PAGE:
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His Little Joke

His Little Joke image
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Bob Keyworth of Houston s a tall man, ■ ;■ 'inl of 0 feet high, luit Le louks as f he -ns hoc long for tuis world. He is hollow uhested and so tuin that he look very miicn as if he liad i:ot had anything to eat m nee the war. When bfè passes along the streets, the andertakers corue out and cast a long, lingering g'.auce ac him, and no woniler, for Le has been inspiring them with liopes that have neyer been realized for the !:ist 20 years. He has. moreover, a hacking ough that ha the genuine graveyard ring lo it. Xot long ago it occurred to him that it wouldbeagood idea to have his life inHired. He hart previously experienceil i'Ome nstonishment tíhat he had never .sufi'ered f rom the importunity of life insurnnce agents. To his surprise, he discovored that the compunies were afj'aid to take any risks on his lif,'; that iii? was a bad subject, iishisdeath mi'iht at any time. Being of a somewhitt humorous turn of .mind, Bob maiie it a practica frora that time on to worry Ufo iiisurance agents on every possible or:ci'-k)n. Not l(M)g aince he tackled one in . :■ lobby of a Honston hotel. The agent r :-eented an Influeatial New York compa: y. [ntrodaoing hiüiself, Bob said: "I jubt üeaitl of your arrival and hurried over to see you. For some time past I have be wanting to get uiy lifeinsuved in some good company, and yours is iirst class.'' The agent gazed at the living anatomy before hira and was somewhat embarrassèd. He hem met' and hawed o few times and said hesitatin'dy that he was ouly taking first class risks and that his visitor seemed to be rather fceble. "Yes," said Hob, "I know I look couRumptive, biü !'ve looked this way all my life, and 1 aiuvt dead yet. My grandparents are living yel and are both upward of 90 years of age. The oíd man can thread a needie without crutches - í mean without glasses. I'm good fov 100 myself." The agent siiook his head in a depreentory sort of way. "I never get druuk or cómtnit suicide and have the digestive powt-r of au anaconda," continued Bob persuasively. '■I d'on't care to insure yonr life," said the agent, with ihereasing firmneas. "That's wh;:t all thi say vvhen I talk to them, but Í am oiïering you special indueements. It is a sucred duty you owe your coui;xLi:y to insure my life, my dear sir. You may die before night, and then you will regret having refused my oiler. If the company hears of it, they will doek yonr salary, and I shall malee it my duty to let them know how you are neglecting their interfeüts." "Excuse me, but 1 have a business engagement," stiid the agent? trying to get away, but Bob reached out a skeleton hand and detaiued him, saying: "[ have l)een vacoinated several times, and it took each time. Besideslam a man oí innuence aere, ;uiu i: ; ou succeea ni ínsuring me there's no telling how rnany other prominent citizens of Houston you will capture." ' "I'm too busy to listen to you." "I dou't wish to bore you," replied Bob, "so I will cali agaiii later in the day, when we will talií it over." The sníVcring agent rushed out of the hotel, and Bub laughed until the tears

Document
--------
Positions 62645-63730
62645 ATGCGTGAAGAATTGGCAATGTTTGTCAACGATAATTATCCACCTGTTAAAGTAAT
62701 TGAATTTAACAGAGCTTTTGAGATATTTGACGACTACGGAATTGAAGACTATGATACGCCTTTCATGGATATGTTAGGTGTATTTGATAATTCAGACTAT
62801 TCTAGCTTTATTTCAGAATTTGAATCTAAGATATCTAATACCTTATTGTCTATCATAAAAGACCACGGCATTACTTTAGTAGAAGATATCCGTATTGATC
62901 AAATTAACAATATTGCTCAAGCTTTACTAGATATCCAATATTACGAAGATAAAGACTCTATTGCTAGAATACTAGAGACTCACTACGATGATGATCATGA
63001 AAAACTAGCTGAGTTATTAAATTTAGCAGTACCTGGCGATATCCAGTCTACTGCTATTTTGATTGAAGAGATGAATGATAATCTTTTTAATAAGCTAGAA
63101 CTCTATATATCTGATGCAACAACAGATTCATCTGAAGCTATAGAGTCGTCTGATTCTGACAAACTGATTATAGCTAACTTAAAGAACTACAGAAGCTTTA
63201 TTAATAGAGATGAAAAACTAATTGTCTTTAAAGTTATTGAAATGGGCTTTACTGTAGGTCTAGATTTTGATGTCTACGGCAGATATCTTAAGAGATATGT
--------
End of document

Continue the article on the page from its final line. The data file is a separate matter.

Ann Arbor Argus
Old News